Authors note: This is the fourth installment of a five section series on the theology of food. It is written as a guest post by Karolina Beveridge, who holds a BA in Liberal Arts from Providence Christian College and runs her own gluten free health blog. To read the last installment, click here. To start from the beginning of the series, click here.
In the book of John the Jewish feasts are more pertinent than they are anywhere else in
the New Testament (Hoskins 160). It appears that the reason for this is that in John’s Christology, Christ is the fulfillment of all the institutions of Jewish history. John’s original audience was Jewish, and the context was just post the Temple destruction in circa AD 90. The Jewish people were devastated by this catastrophe upon their primary religious institution. John’s gospel pointed to Christ as fulfillment of Judaism (Brown, Hoskins, 160). One of the primary motifs in John is also the new messianic community of Jews and Gentiles (Wirzba, 9). Due to the fulfillment in Christ as Temple, and the designation of the people of God also as the Temple, the identity of the people of Israel, the kingdom of God, was being expanded in a way they had
never expected (Jer. 31). Christ’s work had ushered in the new creation, their new identity.
The gospel of John distinctively links the miraculous signs of Christ with his Christological claims to the Jewish feasts (Yee 27). They were significant acts with deeper meanings to those who had eyes to see and ears to hear (Bauckham 1).The first sign of Christ, from which the theme begins of Christ as the living water, was at the wedding at Cana (John 2:1-12). When the wine ran out Jesus directed that the six stone jars used for purification rituals be filled with water (2:6-7). When the master of the feast tasted the water it had become extravagant wine, and this was a manifestation of the glory of Christ (2:9, 11, Bauckham 2). The transformation of water into wine at this wedding feast recalled the prophesy of Isaiah, in which a feast of well aged wine and rich food was served for all nations on the Mountain of Zion in the new age (Isaiah 25:6-9). It was a sign of the salvation of God that Israel hoped for, at which they would state, “This is the LORD; we have waited for him; let us be glad and rejoice in his salvation.” (Isaiah 25:9). In Psalm 104, amidst praising God for his provision evident in creation, comes a statement full of eschatological significance, and fulfilled by Christ as shown in the gospel of John. The Psalmist states that God has given, “wine to gladden the heart of man, oil to make his face shine, and bread to strengthen man’s heart.” (Psalm 104:14-15) Jesus turns the water, a symbol which anticipated everlasting life of the new age, into wine, which was a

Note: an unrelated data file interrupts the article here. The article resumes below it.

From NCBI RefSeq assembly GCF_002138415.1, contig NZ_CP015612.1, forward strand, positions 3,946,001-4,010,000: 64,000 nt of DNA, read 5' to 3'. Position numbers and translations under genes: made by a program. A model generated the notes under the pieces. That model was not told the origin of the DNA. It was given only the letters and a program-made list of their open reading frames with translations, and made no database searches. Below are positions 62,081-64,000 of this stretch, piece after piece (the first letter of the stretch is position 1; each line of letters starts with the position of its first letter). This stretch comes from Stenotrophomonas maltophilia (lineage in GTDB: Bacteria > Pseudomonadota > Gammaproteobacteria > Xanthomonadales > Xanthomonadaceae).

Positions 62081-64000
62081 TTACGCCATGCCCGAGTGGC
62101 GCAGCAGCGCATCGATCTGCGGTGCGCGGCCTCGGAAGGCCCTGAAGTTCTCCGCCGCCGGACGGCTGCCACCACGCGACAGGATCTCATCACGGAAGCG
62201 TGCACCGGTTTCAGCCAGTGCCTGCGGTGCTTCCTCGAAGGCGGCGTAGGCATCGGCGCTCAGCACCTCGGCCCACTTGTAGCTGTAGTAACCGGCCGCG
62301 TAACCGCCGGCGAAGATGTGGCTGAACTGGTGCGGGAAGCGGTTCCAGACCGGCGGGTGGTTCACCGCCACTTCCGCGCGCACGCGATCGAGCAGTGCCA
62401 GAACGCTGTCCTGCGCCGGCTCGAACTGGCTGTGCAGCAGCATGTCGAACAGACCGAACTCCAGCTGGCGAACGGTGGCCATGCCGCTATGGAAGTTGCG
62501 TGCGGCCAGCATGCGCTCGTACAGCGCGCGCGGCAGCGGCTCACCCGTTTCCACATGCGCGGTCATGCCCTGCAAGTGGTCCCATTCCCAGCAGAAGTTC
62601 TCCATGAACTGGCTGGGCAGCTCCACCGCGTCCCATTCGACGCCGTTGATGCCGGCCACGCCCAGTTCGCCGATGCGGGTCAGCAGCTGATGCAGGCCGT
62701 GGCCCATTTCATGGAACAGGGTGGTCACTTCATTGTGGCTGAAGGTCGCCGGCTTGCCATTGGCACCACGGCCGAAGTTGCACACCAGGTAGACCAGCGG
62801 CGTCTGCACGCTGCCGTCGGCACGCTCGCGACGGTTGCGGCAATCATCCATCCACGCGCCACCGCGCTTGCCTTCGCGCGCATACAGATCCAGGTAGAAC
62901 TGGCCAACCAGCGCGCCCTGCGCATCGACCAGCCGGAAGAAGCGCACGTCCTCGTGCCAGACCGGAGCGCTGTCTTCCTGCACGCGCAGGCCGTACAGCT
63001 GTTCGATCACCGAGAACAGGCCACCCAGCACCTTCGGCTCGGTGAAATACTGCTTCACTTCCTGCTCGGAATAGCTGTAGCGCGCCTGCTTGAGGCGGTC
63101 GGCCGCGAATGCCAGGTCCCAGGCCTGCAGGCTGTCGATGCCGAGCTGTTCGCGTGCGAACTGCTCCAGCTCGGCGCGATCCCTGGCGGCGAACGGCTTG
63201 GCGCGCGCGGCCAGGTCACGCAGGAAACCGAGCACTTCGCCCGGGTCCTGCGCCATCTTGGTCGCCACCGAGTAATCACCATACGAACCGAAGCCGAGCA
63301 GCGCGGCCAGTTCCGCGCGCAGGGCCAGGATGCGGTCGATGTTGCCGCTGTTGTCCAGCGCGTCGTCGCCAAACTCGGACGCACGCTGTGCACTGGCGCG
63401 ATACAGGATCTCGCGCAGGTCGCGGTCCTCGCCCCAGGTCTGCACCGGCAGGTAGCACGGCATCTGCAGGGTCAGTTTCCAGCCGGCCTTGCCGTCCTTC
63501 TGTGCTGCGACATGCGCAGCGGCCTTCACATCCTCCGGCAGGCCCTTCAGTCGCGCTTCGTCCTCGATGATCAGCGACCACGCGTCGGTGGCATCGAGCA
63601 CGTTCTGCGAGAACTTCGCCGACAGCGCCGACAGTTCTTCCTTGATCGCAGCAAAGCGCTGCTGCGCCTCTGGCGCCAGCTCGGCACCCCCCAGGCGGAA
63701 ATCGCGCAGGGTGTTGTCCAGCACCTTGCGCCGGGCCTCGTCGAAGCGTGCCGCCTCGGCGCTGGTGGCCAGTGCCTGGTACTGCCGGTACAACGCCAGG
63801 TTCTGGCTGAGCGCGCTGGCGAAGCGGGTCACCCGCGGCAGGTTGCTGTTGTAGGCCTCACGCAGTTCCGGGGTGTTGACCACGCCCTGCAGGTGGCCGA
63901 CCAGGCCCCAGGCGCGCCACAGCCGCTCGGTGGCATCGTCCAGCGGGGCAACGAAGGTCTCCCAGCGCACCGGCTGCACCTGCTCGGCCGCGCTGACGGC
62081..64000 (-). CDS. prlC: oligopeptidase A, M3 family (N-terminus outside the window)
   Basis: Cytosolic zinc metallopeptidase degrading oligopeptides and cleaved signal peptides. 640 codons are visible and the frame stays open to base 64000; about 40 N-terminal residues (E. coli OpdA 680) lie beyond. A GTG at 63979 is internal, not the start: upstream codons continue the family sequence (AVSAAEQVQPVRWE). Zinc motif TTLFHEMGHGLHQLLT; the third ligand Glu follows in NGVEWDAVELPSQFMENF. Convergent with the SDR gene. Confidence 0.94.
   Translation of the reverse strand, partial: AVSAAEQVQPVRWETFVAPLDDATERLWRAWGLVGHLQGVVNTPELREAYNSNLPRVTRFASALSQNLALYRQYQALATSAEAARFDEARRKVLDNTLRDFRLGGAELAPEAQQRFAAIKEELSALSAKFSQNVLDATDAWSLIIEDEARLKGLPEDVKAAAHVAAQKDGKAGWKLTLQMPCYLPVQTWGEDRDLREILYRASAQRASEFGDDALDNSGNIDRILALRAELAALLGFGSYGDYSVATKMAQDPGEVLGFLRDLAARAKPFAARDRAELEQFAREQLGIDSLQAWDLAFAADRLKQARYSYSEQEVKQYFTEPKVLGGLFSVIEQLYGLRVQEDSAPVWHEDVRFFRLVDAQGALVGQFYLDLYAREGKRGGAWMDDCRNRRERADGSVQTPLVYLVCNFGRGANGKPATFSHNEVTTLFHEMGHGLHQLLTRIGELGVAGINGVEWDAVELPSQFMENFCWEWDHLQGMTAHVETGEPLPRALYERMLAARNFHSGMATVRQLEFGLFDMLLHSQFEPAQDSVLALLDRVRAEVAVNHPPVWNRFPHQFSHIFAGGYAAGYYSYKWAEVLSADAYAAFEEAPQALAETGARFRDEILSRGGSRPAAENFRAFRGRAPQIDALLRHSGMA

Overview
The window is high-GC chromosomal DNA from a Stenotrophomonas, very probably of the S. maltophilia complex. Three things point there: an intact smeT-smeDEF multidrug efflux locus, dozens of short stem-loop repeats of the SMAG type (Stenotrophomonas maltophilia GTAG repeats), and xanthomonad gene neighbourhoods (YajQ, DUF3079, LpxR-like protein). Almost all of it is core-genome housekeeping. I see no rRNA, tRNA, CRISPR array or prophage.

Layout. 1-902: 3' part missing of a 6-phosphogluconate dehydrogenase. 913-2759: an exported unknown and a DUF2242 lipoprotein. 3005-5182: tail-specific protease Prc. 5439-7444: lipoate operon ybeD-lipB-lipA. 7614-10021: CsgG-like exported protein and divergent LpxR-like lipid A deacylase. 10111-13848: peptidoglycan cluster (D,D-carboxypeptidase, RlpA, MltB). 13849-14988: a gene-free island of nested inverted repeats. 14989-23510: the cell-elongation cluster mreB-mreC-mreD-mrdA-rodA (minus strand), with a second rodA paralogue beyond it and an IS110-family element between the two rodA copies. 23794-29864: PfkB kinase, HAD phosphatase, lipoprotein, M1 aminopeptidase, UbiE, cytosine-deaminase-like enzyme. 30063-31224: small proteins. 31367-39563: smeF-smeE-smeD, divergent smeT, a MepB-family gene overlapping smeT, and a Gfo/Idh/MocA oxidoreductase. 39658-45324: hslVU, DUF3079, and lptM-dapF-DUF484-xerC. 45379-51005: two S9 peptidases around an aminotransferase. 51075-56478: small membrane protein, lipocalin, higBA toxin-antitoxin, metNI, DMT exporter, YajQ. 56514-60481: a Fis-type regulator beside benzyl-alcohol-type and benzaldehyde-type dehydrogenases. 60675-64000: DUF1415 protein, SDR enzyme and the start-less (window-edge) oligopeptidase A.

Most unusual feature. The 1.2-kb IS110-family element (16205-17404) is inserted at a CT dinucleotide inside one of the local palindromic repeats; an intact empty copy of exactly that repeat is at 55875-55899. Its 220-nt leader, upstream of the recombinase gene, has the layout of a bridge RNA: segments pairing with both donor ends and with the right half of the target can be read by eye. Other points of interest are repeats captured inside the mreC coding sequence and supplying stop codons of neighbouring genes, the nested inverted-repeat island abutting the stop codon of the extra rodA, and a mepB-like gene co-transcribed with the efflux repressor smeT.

sign of life enlivened with abundance, indicating the arrival of this new age (Bauckham 2). He fulfilled water, turned it into wine, designating the sign of life furthermore into a sign of rejoicing.
In John 5, Christ traveled to Jerusalem and performed more Christological signs. The arrival of Jesus to Jerusalem for the festival came at a time of high messianic expectations and diverse opinions regarding his identity. In John 5, Jesus had healed the lame man on the Sabbath causing much controversy, and then performed the miraculous sign of the feeding of the 5,000 in John 6 (Brown, Kostenberger, 215). When Jesus boldly claimed to be the source of the living water, Jews reacted saying that he must be the Messiah (7:41, 42) or the Prophet (7:40), and the Pharisees asked why they did not arrest him (7:45) (Kostenberger, 217). Such strong reactions from his listeners were due to the rich Messianism these statements implied, due to the Old Testament typologies that were regularly recalled through the Jewish practices (Hoskins, 163).
These were Christological claims of divinity.